“Good city quality at eye level should be considered a basic human right wherever people go in cities… Of all the city planning tools available, attention to this small scale is the most important.”
―Jan Gehl. Cities for People.
You can’t talk about places for walking without talking about places for halting. While out for a walk, we stop, rest, look around, talk, en route or as a destination.
And places to linger require almost equal billing with the paths to reach them for a couple of major reasons: First, in lively places, we spend a great deal more time standing and sitting than we do walking. Second, because we have to be comfortable for a longer period of time, we demand more of places where we linger than we do of places where we simply walk.
The amount of time spent walking from place to place is relatively short compared to the amount of time spent at a destination once it has been reached. In fact, about 90 per cent of the people found outside in downtowns are typically not walking at all, but lingering―sitting at an outdoor café, talking to a friend, waiting for a bus or light rail, watching the street scene from a bench.
We will ignore the discomfort of ugly surroundings, noise, and bad weather when we have to walk somewhere—to reach work, school or home, perhaps to exercise. But we will go for a stroll—enjoying the scene or smelling the roses—only when the day is nice and there is a pleasant scene to enjoy and roses to smell.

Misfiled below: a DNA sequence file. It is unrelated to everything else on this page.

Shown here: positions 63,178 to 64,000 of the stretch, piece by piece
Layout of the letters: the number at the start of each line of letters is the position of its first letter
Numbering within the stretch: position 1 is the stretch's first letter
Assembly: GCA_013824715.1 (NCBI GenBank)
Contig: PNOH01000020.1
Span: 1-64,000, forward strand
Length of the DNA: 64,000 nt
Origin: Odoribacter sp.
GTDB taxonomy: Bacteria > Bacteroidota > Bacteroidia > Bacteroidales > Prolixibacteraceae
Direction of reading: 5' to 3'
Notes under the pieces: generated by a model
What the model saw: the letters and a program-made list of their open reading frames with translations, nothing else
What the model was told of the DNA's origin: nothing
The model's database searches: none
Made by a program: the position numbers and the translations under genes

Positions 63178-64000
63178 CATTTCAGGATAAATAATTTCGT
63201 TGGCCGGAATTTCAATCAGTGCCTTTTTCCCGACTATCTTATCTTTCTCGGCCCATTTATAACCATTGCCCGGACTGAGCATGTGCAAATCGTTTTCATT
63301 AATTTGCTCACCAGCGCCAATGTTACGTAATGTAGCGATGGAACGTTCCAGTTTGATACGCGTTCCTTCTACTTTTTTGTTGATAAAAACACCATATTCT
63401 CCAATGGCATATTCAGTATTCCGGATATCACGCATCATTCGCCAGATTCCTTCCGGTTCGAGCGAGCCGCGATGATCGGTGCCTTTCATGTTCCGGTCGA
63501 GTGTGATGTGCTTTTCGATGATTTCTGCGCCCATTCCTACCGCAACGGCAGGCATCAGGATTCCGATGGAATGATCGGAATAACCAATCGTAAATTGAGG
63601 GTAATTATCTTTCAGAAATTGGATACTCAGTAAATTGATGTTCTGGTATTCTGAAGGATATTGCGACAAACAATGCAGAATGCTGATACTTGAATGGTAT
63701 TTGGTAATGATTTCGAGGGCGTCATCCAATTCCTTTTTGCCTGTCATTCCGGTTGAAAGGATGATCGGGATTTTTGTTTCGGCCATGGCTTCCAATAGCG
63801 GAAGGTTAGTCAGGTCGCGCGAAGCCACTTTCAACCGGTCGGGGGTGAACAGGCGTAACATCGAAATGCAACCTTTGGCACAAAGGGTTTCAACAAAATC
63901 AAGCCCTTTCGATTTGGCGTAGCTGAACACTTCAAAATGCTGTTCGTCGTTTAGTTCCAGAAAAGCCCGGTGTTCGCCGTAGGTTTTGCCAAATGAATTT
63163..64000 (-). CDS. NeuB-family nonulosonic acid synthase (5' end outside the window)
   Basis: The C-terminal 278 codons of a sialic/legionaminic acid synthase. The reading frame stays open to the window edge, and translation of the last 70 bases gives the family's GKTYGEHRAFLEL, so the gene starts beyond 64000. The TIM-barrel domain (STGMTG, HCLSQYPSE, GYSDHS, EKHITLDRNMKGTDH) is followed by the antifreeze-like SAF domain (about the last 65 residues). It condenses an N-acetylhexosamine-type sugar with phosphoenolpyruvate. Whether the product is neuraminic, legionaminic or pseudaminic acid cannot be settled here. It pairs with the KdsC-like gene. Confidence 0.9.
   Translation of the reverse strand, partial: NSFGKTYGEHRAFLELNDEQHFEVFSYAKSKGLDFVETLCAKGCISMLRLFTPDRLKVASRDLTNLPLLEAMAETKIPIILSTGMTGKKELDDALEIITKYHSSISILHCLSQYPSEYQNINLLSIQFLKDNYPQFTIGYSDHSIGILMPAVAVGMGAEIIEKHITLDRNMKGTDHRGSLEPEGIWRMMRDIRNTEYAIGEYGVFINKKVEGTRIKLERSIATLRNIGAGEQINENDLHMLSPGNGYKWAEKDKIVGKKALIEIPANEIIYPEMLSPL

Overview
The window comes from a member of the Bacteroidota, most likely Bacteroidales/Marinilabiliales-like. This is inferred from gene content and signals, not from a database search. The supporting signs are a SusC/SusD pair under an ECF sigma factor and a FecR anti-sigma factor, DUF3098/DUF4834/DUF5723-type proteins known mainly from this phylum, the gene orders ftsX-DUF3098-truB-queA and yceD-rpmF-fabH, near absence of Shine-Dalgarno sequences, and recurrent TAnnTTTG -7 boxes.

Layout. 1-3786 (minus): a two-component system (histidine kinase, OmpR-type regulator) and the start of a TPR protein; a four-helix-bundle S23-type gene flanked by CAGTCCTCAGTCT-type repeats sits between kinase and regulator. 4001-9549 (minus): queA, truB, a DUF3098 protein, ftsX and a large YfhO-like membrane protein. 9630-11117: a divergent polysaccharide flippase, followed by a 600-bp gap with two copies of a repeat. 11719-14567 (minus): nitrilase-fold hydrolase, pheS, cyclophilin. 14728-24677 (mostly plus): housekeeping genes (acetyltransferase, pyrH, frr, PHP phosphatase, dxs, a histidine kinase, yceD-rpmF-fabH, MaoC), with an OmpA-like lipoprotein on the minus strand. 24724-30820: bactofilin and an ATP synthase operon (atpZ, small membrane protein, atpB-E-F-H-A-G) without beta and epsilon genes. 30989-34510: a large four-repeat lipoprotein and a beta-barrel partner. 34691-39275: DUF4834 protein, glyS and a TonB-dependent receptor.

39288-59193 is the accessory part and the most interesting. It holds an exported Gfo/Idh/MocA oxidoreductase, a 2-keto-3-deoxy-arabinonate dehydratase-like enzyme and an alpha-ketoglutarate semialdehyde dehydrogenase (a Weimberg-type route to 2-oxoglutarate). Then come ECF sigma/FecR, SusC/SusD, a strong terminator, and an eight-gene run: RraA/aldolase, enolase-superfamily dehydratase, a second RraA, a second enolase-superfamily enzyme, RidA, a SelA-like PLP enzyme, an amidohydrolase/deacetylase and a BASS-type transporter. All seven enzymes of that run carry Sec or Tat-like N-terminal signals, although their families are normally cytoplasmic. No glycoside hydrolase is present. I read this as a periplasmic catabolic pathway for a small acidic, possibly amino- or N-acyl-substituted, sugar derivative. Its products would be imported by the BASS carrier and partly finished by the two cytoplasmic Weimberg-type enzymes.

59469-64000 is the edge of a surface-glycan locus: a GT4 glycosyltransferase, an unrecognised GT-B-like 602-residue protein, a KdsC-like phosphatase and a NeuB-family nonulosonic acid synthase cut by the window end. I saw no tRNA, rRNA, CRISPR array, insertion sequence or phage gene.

To linger we require even more in the way of physical comfort: sun when it is chilly, shade when it is hot, a nook to stand in, a wall to lean against, or a bench to sit on. We insist on other things, too—
- a place that is not so small that we feel hemmed in and not so large that we feel exposed,
- partial enclosure in a space totally visible to us,
- long enough sightlines so we cannot be surprised by any untoward approach.
- enough other people so we feel safe and have something to watch, and
- enough quiet so we can carry on a conversation,
We also want the place to have many details at eye level to engage our attention, not blank walls and massive signs overhead. We know when spaces have been designed for motorists, and we avoid them in favor of places designed for us.
If conditions along streets and in squares are uncomfortable—littered with obstructions and trash, challenged by the danger of traffic and the annoyance of noise, then we will only walk where and when we have to. We will not take discretionary strolls, and we certainly will not linger.
The stringent requirements for idling outdoors are the reason why seeing people lingering outside is the best indicator of a livable place.
A groundswell is growing to create pedestrian-friendly urban centers worldwide. The design issues are diverse but well understood. What is needed for attractive walkways goes double for lingering: relative quiet, slow traffic, moderation of weather extremes, adequate travel and sitting room, semi-enclosed, convex spaces small enough and open enough to see and be seen, with irregular edges, many building entries, many signs and details best appreciated up close at eye level, and other people and activities.
Since half the world’s population now lives in cities, creating invitations like these to inhabit streets and squares will from now on determine the quality of life for the majority of us humans.